The Melian Dilemma: Remaking Thucydides: First Response

Maria Fragoulaki
Received May 5 2019
Citation: Fragoulaki, Maria. 2019. “The Melian Dilemma: Remaking Thucydides: First Response” Epoiesen http://dx.doi.org/10.22215/epoiesen/2019.6
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Maria Fragoulaki is Lecturer in Ancient Greek History at Cardiff University. (FragoulakiM@cardiff.ac.uk) ORCID ID: 0000-0003-2192-5785 .

This piece is a response to Neville Morley’s The Melian Dilemma: Remaking Thucydides.

Ambiguity, innovation, and (political) education for the ‘many’

TThe ‘Melian Dilemma’ is an innovative and ambitious experiment in producing an online interactive game based on the ‘Melian Dialogue’, one of the most well-known, read and discussed debates in Thucydides’ History of the Peloponnesian War, in and outside classics. Instead of being an exchange of longer speeches, as is the case with all other debates in Thucydides, this debate is shaped as a dialogue, that is, a chain of shorter exchanges between the representatives of each city who take part in the debate, Athens and Melos. So being a unique occurrence in terms of its form, the Melian Dialogue is an experiment and an innovation by Thucydides himself. As Neville Morley (NM) points out, Thucydides’ ‘willingness to experiment … surely gives us license to experiment ourselves’ (Introduction § 6).

The Dialogue presents many challenges: there is a high degree of ambiguity and abstraction and a detached and intellectual tenor in the exchanges of the interlocutors. These features are typical of philosophical and sympotic contexts, rather than interstate negotiations in the context of a life-threatening military operation against a whole community, as is the case of the Athenian agression against the Melians. It is the text’s resistance to straightforward or ‘easy’ comprehension that creates the Thucydides’ paradox, as NM notes. Despite its complexity, the text has a universal dimension too, outside its historical here-and-now (the Peloponnesian War in fifth-century BCE Greece). The temptation for politicians, commentators, thinkers and groups of all historical periods to extract useful political lessons of general value out of this Dialogue has been irresistible. The price of this process is often an oversimplification which ignores the details (NM, Introduction §2), reducing the Dialogue’s (and Thucydides’ at large) subtle argumentation and historical thinking to ‘universalising principles or maxims that are assumed to explain things in simple terms’ (NM, Introduction, §3): a sort of Procrustean bed which ‘severs’ the text as regards not only its historical context and specificity, but also its intellectual and argumentative subtlety.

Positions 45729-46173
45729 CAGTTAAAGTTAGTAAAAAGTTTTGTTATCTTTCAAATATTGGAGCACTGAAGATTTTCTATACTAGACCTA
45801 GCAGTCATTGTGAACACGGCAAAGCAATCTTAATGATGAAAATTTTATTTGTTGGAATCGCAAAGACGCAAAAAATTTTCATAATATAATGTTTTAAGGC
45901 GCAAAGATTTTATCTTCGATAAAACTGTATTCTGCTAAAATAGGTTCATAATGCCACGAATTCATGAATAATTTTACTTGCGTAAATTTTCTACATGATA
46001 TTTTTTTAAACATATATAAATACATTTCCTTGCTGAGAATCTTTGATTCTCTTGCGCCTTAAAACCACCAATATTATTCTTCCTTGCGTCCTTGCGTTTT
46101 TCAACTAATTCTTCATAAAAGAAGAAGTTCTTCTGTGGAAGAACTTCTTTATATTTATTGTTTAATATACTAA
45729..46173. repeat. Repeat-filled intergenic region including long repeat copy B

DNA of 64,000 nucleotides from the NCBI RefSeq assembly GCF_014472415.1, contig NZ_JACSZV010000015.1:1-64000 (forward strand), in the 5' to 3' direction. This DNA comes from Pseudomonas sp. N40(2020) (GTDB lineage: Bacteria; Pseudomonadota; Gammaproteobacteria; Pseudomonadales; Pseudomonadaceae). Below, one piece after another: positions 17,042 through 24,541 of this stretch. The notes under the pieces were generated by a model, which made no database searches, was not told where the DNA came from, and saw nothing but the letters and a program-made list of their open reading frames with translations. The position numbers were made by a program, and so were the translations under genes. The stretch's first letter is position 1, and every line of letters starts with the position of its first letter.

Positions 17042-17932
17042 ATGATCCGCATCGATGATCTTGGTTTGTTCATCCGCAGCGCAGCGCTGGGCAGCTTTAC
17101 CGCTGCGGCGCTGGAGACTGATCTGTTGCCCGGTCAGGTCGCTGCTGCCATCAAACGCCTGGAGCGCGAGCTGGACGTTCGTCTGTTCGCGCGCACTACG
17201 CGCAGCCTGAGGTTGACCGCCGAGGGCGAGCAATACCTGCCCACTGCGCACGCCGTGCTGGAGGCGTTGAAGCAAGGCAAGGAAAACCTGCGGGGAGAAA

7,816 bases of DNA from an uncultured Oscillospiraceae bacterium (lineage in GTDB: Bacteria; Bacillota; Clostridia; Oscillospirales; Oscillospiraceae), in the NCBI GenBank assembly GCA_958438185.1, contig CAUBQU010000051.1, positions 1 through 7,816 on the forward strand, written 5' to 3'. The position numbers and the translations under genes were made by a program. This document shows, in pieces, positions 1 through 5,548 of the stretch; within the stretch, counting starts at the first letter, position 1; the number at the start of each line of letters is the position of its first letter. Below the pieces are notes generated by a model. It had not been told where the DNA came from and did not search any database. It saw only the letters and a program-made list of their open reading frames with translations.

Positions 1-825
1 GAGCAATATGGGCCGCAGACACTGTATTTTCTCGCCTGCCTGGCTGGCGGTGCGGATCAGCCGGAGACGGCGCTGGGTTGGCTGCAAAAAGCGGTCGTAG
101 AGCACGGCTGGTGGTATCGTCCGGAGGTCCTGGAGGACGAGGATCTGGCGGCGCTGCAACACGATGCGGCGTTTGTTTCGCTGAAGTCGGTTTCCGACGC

For example, does the Dialogue teach us that the powerful must win and the powerless must fall? A possible answer is ‘Yes’, since the Athenians do conquer the island after all. This is indeed the expected outcome, in the light of the Athenians’ own imperialistic rhetoric in the Dialogue. Yet the Athenian rhetoric exposes the fears and weaknesses of an imperialistic power too, the very factors that provide room for negotiation. As for the Melian rhetoric, it is not the sort of thing that powerless people say to the powerful, in order to save their lives. As hinted above, the Melians are implausibly composed and ‘academic’, and their words reveal not only the weaknesses, but also the strengths and sources of confidence and mental stamina of those who do not possess the military power. Although the Melians are subjugated by the Athenians in the end, their subjugation proves a problematic and long-term operation. As Thucydides writes in his own voice (that is, outside the Dialogue), it happens after a prolonged siege and only after treason among the Melians. He also says that the Athenian assault, which takes place in the context of the Melian Dialogue, is not the first time the Athenians have tried to conquer the Melians. These qualitative features put the Melians’ mental and moral strengths in perspective, and complicate the schema ‘powerful Athenians vs. powerless Melians’. Things become even more complicated when one considers that Thucydides must have deliberately downplayed Melos’ resources (Kallet 2001), in order to create the ‘powerless Melians’ that fitted his historical lesson. So a degree of unpredictability regarding the outcome of this confrontation is inscribed within the historical situation itself (that is, the fifth-century power relations).